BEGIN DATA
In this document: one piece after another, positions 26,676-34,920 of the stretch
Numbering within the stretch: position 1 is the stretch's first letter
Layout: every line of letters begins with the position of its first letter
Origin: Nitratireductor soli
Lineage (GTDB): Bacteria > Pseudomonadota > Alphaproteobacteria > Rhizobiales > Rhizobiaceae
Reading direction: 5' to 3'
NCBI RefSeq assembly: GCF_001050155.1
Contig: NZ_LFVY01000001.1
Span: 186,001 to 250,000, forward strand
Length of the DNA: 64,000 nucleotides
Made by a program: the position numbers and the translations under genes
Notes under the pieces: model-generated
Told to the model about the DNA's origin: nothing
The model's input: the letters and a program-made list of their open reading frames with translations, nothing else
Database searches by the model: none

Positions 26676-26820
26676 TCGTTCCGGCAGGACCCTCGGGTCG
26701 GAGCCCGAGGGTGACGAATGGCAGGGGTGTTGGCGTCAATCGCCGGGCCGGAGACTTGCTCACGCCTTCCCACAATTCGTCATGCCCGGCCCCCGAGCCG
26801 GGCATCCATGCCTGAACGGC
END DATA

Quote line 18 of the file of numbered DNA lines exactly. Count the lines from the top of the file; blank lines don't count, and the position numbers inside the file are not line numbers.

26701 GAGCCCGAGGGTGACGAATGGCAGGGGTGTTGGCGTCAATCGCCGGGCCGGAGACTTGCTCACGCCTTCCCACAATTCGTCATGCCCGGCCCCCGAGCCG